Made by Novo Nordisk, Victoza is the generic drug liraglutide and is used to treat the high blood sugar levels associated with type 2 diabetes. This chronic condition can often be reversed with good lifestyle changes, but most patients want or need a quicker fix and drug companies have rushed to fill the market with a solution.
Victoza has been on the market since 2010 when it was approved by the U.S. Food and Drug Administration. Although it may be an important way for some people to control blood sugar, the last few years have led to the realization that this drug causes some serious side effects. In addition to the most common side effects, there is also evidence that Victoza can cause a dangerous type of pancreatitis and even pancreatic cancer and thyroid cancer. These rare but devastating side effects have triggered a number of lawsuits against Novo Nordisk.
What is Victoza?
Victoza is liraglutide and it was developed by Novo Nordisk to help people with type 2 diabetes. The FDA approved it for this purpose in 2010, but like other drugs for type 2 diabetes, patients are supposed to combine it with lifestyle changes. These include things like losing weight, eating a healthier diet, quitting smoking, and getting more exercise. Although liraglutide is indicated for controlling blood sugar, it is not supposed to be used in people with type 1 diabetes or a condition called diabetic ketoacidosis.
How it Works
Type 2 diabetes is a condition in which a person has lost sensitivity to the hormone insulin and may also produce less of it than is normal. As a result, this person has chronically high blood sugar levels. Insulin is the hormone produced by the pancreas that in healthy people keeps blood sugar levels normal and stable. Not treating type 2 diabetes can lead to serious, lifelong complications, and ultimately to death.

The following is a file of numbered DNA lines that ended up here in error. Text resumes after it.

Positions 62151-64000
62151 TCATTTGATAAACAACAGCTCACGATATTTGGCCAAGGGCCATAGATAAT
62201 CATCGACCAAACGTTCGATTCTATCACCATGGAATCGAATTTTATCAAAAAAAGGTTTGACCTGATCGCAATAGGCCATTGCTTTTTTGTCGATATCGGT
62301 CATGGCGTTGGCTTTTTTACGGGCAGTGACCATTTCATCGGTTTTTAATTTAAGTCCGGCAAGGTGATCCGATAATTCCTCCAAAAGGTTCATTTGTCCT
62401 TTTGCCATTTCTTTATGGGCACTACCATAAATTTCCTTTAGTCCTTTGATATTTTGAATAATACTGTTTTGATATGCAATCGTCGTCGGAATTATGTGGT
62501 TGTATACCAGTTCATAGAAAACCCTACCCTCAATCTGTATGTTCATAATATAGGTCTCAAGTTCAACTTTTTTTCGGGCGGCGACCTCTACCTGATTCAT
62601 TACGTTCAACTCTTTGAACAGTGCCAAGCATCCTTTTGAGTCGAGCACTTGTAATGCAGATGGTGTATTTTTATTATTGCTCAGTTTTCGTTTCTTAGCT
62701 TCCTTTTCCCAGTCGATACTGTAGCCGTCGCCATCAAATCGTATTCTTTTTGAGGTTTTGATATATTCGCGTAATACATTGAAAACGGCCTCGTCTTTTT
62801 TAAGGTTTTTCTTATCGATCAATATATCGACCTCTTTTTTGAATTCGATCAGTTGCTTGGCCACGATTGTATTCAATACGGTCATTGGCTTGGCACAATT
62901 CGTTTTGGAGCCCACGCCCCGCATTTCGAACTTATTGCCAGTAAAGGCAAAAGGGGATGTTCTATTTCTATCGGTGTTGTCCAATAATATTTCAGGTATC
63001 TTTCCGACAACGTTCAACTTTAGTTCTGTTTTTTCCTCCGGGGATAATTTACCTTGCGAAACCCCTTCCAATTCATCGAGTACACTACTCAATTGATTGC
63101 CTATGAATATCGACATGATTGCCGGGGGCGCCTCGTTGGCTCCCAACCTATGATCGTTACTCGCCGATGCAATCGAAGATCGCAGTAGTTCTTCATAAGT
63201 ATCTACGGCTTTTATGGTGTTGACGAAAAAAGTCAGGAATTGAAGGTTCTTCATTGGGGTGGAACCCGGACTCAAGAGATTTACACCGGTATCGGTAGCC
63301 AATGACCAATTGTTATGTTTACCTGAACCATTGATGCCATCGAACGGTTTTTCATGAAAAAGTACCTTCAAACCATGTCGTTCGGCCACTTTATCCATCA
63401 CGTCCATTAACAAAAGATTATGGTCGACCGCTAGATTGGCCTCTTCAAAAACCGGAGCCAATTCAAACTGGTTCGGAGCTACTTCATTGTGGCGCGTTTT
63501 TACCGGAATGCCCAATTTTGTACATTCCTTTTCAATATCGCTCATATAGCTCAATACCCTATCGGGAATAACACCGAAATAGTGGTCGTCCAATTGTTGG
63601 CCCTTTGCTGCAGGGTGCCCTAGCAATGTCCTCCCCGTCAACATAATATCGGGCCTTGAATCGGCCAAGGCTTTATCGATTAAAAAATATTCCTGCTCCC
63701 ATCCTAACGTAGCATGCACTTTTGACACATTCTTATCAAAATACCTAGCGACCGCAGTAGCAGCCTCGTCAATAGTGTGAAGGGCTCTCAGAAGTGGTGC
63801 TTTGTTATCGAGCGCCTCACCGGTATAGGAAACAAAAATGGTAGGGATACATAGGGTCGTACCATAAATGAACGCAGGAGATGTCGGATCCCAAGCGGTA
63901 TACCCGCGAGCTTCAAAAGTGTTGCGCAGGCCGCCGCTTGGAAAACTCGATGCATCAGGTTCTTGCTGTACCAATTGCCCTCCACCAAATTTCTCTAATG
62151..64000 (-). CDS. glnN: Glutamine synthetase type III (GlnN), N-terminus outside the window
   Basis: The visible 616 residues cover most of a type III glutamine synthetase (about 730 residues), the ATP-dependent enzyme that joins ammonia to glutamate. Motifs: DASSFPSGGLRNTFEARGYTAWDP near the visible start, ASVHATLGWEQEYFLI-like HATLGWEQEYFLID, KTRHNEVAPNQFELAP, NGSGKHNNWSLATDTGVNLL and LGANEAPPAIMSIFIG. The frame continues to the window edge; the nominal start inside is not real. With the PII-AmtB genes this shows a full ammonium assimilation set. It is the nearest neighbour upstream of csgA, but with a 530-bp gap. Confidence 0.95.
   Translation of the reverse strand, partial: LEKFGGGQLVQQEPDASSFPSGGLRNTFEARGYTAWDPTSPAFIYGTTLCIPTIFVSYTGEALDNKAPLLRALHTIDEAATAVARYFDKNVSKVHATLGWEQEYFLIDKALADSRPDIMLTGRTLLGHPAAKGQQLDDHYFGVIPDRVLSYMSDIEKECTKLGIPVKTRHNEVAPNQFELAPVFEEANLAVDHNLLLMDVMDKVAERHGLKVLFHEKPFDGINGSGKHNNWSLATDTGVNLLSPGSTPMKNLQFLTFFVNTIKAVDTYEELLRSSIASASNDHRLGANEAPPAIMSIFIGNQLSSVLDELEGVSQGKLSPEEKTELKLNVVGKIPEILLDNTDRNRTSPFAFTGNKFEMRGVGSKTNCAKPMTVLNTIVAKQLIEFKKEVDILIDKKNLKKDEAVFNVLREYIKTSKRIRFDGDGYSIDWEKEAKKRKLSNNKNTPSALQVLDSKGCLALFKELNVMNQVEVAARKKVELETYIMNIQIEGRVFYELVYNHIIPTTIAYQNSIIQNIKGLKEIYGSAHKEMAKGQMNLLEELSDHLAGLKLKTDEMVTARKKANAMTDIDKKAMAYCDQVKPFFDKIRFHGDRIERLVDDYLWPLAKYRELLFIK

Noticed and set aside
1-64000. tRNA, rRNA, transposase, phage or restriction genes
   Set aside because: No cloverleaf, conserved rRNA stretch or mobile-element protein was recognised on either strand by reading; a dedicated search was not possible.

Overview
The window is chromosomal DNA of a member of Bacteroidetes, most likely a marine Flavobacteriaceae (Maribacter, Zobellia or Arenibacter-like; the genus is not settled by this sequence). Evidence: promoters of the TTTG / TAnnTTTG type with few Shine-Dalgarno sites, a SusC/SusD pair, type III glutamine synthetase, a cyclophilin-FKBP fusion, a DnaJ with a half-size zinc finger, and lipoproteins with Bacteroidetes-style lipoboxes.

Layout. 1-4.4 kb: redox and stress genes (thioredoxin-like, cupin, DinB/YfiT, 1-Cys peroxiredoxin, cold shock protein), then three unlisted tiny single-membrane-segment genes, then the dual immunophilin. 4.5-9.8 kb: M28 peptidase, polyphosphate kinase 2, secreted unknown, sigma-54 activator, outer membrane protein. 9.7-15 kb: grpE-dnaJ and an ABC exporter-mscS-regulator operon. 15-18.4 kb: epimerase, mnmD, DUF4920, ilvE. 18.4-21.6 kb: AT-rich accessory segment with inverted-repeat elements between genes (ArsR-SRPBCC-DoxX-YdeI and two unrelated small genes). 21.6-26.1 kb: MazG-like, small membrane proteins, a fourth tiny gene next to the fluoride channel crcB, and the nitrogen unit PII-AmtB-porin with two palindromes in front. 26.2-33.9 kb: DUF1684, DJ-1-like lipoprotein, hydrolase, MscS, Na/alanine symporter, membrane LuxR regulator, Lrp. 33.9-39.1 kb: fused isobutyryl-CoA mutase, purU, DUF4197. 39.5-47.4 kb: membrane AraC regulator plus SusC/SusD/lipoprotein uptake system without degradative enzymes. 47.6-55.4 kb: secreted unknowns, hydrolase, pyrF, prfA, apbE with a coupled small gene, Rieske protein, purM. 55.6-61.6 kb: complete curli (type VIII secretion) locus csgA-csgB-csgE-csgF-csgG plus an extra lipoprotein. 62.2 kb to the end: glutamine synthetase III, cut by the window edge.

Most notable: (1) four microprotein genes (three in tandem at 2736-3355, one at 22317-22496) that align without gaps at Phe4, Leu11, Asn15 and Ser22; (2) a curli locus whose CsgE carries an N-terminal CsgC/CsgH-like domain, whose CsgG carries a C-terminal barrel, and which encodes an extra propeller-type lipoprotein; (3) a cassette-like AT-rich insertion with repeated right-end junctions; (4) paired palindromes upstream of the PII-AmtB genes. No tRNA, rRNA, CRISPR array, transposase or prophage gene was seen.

Liraglutide is a type of type 2 diabetes drug called an incretin mimetic. These are drugs that mimic hormones related to insulin. Liraglutide mimics glucagon-like peptide-1, or GLP-1. This hormone plays a role in moving food through the digestive tract and triggering the production of insulin after eating so that it can control rising blood sugar from that meal. As a GLP-1 mimic, Victoza can stimulate these things and keep blood sugar levels down.
Most Common Victoza Side Effects
The side effects that are possible with Victoza are largely well-tolerated by patients and mostly not worrisome. However, some patients may experience some of the more serious and rare side effects that have only been brought to the public’s attention in recent years, things like cancer and pancreatitis. Fortunately most patients won’t experience these.
The most common and less serious Victoza side effects are cold and flu symptoms like congestion and achiness, fatigue, heartburn, constipation, and difficulty urinating. Victoza is an injectable drug, so a rash, irritation, or infection at the injection site is also a possible side effect. In rare cases someone may have a severe allergic reaction to the drug, which needs to be treated as an emergency. Signs of this reaction include swelling in the face and throat, trouble breathing, and hives or a rash.